The current startup environment is extremely competitive, especially with investors becoming more conscientious about which ideas they choose to support with funding, expertise and network connections. From a personal standpoint, I can look back on startups I’ve invested in previously versus the ones I invest in now, and my strategy is much more conservative and staggered.
Over the years, I have gained experience on both sides of the table. I’ve been both the hopeful founder and the practical investor. So I want to share a few insider tips to help entrepreneurs get into the right frame of mind to capture and retain investor interest.
1. Be honest, passionate and moldable. Investors like these qualities.
Attitude is just as important as data. It’s common for entrepreneurs to feel like they must oversell their projects to investors. In some cases, they intentionally inflate the numbers and data in order to attract more attention.
However, it’s always better to approach potential investors with an honest portfolio of numbers and the right attitude—especially since experienced investors can easily see through these tactics and know how to verify the data they’re given.
In the case of startup incubators, especially, founders should be amenable to taking constructive criticism. It is best to have a willingness to be molded, both personally and from a business perspective.
For instance, I recently watched a presentation from a founder whose target market was the whole world. While that’s obviously not feasible, the founder’s ambition, passion and commitment were obvious. So, if they were willing to listen, narrow their focus and follow our recommendations, then that would be considered a much better investment than one with good numbers but a founder with a fixed mindset or poor attitude.
2. Don’t try to ‘game the system’ by using funds to develop another project.
A problem that investors must deal with is an entrepreneur’s shifting focus. While entrepreneurs are always interested and extremely focused on their initial startup at first, it is common for founders to start doing other projects in parallel with the one we have partnered on. This has even happened with projects in which we were legal co-founders.
This kind of divided focus is not only bad for both of a founder’s projects, but it is an unprofessional look that can give an entrepreneur a bad reputation as well. Taking an investor’s funds given for one project and diverting them to the development of a separate project is a red flag and something that investors generally do not appreciate.
Often, this behavior comes from a mistaken belief that once they have investor money and access to a certain level of expertise, they should use these resources to develop another company to make more money faster. It’s a misguided attempt to get results that leads to poor outcomes all around.
While there are no laws against this, it’s important for founders to understand that this is not the norm, nor is it behavior that seasoned investors will look upon favorably. The best course of action is to be transparent and focused on the task at hand. It’s a bad look to try “double dipping.”
3. Don’t balk if the number offered doesn’t match the number you asked for—there’s usually a good reason for the difference.
Veteran investors likely know better than you how much money your business actually needs.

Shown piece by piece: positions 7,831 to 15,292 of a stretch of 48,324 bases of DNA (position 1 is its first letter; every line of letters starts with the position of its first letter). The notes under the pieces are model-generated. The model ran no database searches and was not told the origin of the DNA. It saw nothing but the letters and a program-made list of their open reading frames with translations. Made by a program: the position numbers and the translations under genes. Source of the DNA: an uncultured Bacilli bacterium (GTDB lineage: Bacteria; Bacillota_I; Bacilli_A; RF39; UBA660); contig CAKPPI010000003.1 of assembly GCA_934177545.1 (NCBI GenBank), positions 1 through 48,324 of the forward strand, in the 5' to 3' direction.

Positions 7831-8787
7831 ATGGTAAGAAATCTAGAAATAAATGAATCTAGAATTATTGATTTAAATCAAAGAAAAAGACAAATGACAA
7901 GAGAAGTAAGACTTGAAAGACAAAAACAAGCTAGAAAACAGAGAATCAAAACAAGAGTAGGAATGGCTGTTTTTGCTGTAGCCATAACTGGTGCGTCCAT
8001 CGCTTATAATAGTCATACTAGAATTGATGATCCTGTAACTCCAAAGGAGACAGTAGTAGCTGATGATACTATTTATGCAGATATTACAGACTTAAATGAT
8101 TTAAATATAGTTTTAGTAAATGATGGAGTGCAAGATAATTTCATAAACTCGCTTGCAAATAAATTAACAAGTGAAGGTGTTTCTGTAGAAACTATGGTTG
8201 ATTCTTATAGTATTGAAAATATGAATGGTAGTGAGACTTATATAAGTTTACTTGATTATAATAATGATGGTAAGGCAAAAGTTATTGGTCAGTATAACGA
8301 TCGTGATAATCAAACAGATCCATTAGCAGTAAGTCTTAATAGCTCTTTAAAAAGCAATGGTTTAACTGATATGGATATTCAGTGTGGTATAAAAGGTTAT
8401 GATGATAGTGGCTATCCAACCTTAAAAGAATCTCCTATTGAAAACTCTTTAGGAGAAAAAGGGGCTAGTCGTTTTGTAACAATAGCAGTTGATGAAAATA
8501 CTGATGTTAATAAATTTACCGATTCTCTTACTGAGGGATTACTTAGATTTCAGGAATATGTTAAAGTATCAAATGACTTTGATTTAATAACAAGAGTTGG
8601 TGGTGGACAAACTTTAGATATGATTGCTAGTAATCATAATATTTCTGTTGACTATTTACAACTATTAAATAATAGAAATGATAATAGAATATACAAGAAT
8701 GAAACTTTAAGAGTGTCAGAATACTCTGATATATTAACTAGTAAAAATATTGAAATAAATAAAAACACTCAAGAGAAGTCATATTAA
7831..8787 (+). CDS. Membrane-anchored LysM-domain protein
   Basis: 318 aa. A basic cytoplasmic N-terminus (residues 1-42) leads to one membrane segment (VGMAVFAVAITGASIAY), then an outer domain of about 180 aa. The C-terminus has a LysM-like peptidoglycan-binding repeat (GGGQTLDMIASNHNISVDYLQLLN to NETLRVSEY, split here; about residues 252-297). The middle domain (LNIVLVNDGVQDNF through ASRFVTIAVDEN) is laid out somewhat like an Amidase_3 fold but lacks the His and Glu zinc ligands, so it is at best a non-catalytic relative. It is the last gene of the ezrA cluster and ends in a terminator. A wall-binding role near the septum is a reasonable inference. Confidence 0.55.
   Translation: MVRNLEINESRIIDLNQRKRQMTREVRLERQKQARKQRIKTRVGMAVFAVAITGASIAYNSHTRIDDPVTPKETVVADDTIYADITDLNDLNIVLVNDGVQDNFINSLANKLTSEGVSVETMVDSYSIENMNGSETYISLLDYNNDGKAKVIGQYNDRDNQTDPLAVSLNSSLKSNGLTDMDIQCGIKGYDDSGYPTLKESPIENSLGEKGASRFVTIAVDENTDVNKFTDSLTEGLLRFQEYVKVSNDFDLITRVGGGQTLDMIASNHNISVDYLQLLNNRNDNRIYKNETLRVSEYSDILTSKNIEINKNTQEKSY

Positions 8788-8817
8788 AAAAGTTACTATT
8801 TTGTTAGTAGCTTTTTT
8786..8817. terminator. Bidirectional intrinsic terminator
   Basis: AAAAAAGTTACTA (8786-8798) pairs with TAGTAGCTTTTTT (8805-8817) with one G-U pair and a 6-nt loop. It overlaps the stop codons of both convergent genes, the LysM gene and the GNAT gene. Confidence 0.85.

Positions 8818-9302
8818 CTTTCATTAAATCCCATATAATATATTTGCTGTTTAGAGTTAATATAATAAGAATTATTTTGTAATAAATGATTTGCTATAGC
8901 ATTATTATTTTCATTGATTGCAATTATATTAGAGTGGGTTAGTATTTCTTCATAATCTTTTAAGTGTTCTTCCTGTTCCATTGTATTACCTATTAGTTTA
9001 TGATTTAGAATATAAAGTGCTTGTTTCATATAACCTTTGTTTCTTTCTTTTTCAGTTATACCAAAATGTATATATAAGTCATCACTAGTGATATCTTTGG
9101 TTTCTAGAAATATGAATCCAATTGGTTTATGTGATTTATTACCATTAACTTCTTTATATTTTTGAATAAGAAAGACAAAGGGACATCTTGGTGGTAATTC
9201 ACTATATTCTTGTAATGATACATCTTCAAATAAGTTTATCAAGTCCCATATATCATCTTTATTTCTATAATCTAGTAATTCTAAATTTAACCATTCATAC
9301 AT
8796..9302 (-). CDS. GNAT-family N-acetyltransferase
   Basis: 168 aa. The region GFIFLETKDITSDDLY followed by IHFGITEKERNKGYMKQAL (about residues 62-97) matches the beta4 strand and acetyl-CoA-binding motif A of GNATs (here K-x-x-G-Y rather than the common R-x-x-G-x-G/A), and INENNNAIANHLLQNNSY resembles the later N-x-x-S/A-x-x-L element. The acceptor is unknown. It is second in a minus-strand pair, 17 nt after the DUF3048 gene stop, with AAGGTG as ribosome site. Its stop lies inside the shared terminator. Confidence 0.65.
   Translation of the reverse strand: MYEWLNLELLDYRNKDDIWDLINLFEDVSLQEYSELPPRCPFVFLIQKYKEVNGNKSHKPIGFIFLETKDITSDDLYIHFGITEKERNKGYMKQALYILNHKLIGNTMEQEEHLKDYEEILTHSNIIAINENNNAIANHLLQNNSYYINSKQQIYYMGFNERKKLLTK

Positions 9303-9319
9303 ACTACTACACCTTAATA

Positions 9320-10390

Even founders with the best intentions and thorough analyses may not fully understand how much capital they need to succeed in their chosen market. This is one reason investors ask so many financial questions during the initial phases before any funds are given.
In our case, we ask about spending for two main reasons: First, we want to get a feel for how well the entrepreneur understands the financial landscape of the market they’ll be entering. For instance, a tech startup in Los Angeles will have wildly different operating costs than one in a smaller town on the East Coast. Second, we want to gauge how much our initial investment will likely need to be.
Sometimes, a founder will name an amount for a three-year runway that we know will run out within the year simply because they don’t understand the geographic market well enough. In other cases, we may offer less than the founder asks for. This often has nothing to do with how much we believe in a startup’s potential. Instead, it’s a reflection of our overall investment strategy and how much capital we think is needed for the proposed timeframe.
For instance, we recently committed $500,000 to a productivity startup delivering an innovative way for users to improve their workspace. It is an idea that we love, and it aligns well with our overall investment strategy. The amount we offered was based not only on what the founder believed he needed but what we thought was appropriate for the company’s current and future goals.
It’s worthwhile for entrepreneurs to stay open-minded, curious and willing to collaborate when investors are interested.
4. Do your best to build rapport with every investor you meet, even if they give you an initial ‘no.’
Сash isn’t the only valuable resource investors can offer. In many cases, a “no” from investors isn’t a hard no. Often, it’s a “wait and see” strategy because we want to know how you will handle yourself in the near future.
Other times, we may not be ready to offer cash, but, if we like your pitch deck and attitude, we may be willing to offer connections or resources you might not get access to otherwise.
Founders and investors alike are strapping in to ride the rollercoaster of the global economy over the next few years. This means both sides of the table have to adjust expectations and put in additional work to see success.
As a founder who is now the CEO of a startup accelerator, I know how important it is to grab investor attention right away and how challenging it can be to keep it. The tips here are tried and true for me on both sides of the table.